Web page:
June 24th, 2024

City council greenlights Peenaquim disc golf course

By Tim Kalinowski on August 12, 2021.

Herald file photo - Signs marked the area as the City began planning for the new disc golf course in Peenaquim Park earlier this year.

LETHBRIDGE HERALDtkalinowski@lethbridgeherald.com

The Peenaquim disc golf course will be going ahead as planned after council was satisfied it has now received full information on the scope, costs and potential environmental impacts of the project.
City staff presented councillors on Tuesday with a full reporting of questions that had been asked during the July 13 council meeting. At the time, Parks staff admitted it had not done a full financial breakdown of the project to present to council at that meeting, nor had it brought the new larger scope of the project before council prior to that date.
The report submitted to council confirmed the scope of the project had changed significantly since it was first conceived in 2020. The City anticipated at that time it would only cost taxpayers about $8,000 to prepare the ground for the disc golf course through the addition of signage and basket installation. However, concerns expressed by users of the adjacent off-leash dog park necessitated the inclusion of a fence which will cost $30,000 to set up.
At the same time as preparing the disc golf course for users, Parks also felt it was important to now include a paved parking area, which would help both those wanting to engage in disc golf and users of the nearby shooting range when overflow was needed. The cost to put in the paved area will be $45,000.
These two additional expenditures were on top of the $8,000 originally proposed for course preparation.
The expected cost of yearly upkeep of the course will also be another $1,100-$2,200 per year.
Director of Infrastructure Services Doug Hawkins said the monies for the setting up, paving and fencing will be taken out of a fund set aside for new park development which is paid into 50/50 by the City and local developers, and will not have any additional impact on the Parks operating budget. The yearly upkeep costs, he said, could be absorbed within the existing maintenance budget without undue impact on services in other areas.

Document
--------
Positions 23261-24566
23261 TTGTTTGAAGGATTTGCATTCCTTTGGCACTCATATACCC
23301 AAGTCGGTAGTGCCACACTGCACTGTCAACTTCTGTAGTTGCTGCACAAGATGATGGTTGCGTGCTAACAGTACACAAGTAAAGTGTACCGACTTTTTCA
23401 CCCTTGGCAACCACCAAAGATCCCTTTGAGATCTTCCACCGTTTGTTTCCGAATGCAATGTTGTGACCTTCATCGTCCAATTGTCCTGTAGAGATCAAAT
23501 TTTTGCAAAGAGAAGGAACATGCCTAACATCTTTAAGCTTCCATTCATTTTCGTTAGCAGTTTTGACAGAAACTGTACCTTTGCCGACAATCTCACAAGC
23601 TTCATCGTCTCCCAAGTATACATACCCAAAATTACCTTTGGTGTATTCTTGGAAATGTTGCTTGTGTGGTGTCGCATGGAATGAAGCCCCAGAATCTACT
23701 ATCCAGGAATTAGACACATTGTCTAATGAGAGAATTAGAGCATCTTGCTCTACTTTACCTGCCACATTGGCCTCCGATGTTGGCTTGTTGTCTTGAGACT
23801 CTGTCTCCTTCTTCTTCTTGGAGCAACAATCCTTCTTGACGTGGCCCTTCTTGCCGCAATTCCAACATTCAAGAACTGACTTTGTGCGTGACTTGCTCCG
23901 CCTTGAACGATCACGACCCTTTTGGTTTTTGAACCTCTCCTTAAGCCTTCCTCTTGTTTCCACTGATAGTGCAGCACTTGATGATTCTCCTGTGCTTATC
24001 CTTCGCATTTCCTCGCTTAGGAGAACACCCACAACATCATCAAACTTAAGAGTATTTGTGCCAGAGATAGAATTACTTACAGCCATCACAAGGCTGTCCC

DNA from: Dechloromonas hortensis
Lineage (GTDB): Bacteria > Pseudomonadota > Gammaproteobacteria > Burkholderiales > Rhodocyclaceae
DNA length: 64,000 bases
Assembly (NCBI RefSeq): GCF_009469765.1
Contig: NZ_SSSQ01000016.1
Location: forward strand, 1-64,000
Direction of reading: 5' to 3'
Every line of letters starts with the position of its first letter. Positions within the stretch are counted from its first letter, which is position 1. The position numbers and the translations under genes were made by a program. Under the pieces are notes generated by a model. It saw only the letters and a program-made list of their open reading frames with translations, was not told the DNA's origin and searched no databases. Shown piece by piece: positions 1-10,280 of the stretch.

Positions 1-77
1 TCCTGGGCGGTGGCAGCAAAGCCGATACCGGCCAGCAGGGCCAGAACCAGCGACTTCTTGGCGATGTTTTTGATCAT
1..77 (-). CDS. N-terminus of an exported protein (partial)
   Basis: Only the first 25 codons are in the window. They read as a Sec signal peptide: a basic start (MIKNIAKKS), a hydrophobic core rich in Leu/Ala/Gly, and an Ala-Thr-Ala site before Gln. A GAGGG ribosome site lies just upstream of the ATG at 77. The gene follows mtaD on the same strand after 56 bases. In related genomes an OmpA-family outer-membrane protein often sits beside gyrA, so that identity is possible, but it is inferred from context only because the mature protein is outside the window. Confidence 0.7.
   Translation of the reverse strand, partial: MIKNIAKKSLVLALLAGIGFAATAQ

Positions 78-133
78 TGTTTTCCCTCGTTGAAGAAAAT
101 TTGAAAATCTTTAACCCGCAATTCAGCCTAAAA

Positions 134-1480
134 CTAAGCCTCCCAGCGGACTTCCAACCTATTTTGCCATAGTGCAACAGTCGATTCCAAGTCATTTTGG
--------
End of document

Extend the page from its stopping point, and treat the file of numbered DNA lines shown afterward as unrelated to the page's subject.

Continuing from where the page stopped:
During the July 13 council meeting Coun. Rob Miyashiro had also asked for more information on the potential environmental impact of the project.
City staff confirmed in its report presented on Tuesday that the proposed disc golf course was being constructed on the site of a former feedlot and had very little native plant life left to impact. The proposed fencing around the site would also be kept to four feet tall to allow the free passage of deer and other wildlife through the course. A coyote den in one corner of the disc golf course had been accounted for with the course now planned to leave significant leeway around where the den is situated. The report said the only negative interaction reported with coyotes in the area had been in the off-leash area, when a coyote previously attacked a dog, and did not anticipate any negative interactions with users of the disc golf course.
“Potential conflict between coyotes and people are higher when people are alone and much higher if a dog is present off leash,” the report concludes. “This spring a coyote attacked and injured a dog off leash in the area. Potential conflicts between disc golf players and coyotes is less likely because it is typical to play in small groups without dogs.”
The report also confirms mowing and other maintenance activities will be timed to reduce the potential impact on any ground nesting birds found in the area.
City council unanimously received the report for information on Tuesday without additional amendment or directive, effectively greenlighting the project to go ahead with construction as planned and budgeted.
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